What this means is that the either/or option of Derry/Londonderry (in which the majority chose the former) has been replaced by a both/and option (in which the minority impose the latter). To outside observers, this appears to be a victory for the loyalist/unionist minority, an impression compounded by the UK associations of the City of Culture title and its inevitable links to London. That those who had taken up arms to permanently sever links with Britain would travel to the mainland to bid for the honour remains unfathomable. The only clue is to be found in Daniel Jewesbury’s evocation that ‘Both the DUP and Sinn Féin have become adept at facing in two different directions at once: towards their electoral base, and (jointly) towards the market and its demands’.51

City of Culture Infrastructure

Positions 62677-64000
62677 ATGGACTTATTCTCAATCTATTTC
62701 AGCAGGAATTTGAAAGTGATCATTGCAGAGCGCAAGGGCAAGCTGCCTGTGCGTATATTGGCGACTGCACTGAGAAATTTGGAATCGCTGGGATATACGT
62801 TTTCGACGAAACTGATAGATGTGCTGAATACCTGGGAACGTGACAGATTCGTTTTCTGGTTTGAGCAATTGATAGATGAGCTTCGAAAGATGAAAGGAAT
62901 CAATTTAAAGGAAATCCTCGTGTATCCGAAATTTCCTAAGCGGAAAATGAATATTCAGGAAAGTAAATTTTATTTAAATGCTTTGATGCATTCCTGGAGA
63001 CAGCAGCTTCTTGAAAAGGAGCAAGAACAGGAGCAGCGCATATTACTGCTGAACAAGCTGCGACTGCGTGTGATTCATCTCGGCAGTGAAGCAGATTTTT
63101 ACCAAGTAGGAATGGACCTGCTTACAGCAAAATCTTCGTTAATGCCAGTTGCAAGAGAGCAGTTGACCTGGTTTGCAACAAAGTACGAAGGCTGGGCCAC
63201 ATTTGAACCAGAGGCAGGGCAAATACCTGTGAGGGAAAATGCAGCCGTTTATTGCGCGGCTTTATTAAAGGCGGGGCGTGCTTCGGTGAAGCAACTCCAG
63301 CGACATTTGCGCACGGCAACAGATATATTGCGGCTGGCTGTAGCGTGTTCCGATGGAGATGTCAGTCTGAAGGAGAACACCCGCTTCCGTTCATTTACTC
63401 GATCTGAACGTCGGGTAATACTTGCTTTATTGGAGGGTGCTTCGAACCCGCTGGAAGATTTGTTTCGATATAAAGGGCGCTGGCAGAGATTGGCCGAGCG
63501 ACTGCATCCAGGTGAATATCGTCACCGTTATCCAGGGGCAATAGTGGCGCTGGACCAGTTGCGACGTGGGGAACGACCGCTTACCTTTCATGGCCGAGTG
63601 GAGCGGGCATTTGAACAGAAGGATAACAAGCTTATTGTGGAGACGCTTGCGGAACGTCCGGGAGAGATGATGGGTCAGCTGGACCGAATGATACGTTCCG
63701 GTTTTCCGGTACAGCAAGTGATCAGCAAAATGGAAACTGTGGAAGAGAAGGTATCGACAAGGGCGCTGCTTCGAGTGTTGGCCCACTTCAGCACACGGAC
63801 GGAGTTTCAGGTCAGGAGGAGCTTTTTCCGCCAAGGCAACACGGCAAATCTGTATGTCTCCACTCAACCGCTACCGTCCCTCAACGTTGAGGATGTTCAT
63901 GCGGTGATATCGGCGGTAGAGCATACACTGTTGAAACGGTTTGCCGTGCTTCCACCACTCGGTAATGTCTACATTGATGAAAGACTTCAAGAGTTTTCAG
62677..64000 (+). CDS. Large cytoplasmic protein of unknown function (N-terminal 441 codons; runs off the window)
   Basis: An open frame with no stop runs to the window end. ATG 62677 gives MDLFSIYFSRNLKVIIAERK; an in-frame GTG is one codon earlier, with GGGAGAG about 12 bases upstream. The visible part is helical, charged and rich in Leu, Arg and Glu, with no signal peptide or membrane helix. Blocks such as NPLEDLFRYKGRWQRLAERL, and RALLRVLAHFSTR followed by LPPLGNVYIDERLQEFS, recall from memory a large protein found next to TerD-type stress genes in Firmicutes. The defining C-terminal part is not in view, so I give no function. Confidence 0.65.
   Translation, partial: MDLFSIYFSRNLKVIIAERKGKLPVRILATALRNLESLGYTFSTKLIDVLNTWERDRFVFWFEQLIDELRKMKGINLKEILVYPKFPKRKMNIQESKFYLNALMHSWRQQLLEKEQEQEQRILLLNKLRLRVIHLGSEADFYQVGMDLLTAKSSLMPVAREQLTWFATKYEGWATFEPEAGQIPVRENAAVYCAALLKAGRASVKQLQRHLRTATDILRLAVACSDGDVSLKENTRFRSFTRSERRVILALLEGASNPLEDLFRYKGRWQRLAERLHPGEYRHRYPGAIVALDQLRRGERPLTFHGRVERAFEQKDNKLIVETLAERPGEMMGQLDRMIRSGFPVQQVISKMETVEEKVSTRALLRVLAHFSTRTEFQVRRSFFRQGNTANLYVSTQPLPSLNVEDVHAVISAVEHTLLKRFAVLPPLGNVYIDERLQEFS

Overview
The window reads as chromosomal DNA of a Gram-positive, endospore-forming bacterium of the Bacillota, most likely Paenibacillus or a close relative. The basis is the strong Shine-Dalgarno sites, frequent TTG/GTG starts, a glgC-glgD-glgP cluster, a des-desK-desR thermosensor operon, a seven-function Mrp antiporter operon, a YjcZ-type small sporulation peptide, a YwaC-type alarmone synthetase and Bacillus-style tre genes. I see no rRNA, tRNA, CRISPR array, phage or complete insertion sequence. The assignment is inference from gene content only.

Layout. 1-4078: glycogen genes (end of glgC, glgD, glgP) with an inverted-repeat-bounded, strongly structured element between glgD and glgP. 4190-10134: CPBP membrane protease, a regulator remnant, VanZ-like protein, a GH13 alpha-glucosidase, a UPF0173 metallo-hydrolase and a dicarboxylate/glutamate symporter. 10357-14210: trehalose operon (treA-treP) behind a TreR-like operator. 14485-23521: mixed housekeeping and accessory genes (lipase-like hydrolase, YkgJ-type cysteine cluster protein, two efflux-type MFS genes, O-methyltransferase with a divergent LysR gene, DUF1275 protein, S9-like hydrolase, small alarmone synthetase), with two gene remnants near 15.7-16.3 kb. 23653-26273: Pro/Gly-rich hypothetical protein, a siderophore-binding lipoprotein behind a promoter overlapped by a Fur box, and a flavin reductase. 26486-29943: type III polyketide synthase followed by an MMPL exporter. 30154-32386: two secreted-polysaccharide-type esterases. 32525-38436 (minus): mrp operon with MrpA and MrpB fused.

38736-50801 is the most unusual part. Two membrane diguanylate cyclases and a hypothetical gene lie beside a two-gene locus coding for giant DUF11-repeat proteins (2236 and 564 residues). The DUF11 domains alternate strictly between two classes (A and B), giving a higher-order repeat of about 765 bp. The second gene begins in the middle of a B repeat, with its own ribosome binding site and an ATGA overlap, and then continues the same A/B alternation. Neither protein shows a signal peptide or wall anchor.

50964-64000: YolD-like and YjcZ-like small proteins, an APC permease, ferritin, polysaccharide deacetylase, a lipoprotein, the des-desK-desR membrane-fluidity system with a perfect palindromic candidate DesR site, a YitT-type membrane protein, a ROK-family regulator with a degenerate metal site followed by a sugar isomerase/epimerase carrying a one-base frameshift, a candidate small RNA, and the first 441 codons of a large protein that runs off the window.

Derry City Council is the licence holder for City of Culture, in partnership with Ilex and the Strategic Investment Board, an arm’s length organisation created by the Northern Ireland Executive to ‘bring high calibre investment skills into the public sector in order to accelerate the delivery of major infrastructure programmes and to ensure a good deal for the public purse’.52 Once granted the title, Derry City Council replicated Liverpool’s delivery model by incorporating Culture Company 2013 Ltd.53 A board was appointed, made up of representatives from partner organisations, including a handful of councillors from across the sectarian spectrum. It also included arts administrators, notably Claire McColgan MBE, who had worked on Liverpool’s 2008 bid, going on to oversee the £11 million Creative Communities programme for the Liverpool Culture Company (of which she was Executive Producer) and managing the legacy of 2008 as Director of Culture for Liverpool City Council. Closer to home, Declan McGonagle took up a seat on the interim board of the Culture Company, and served as its chair. Known to everyone in the cultural field from Derry to Dublin, McGonagle set up the now LegenDerry Orchard Gallery, which played host to artists from Antony Gormley to Ilya Kabakov.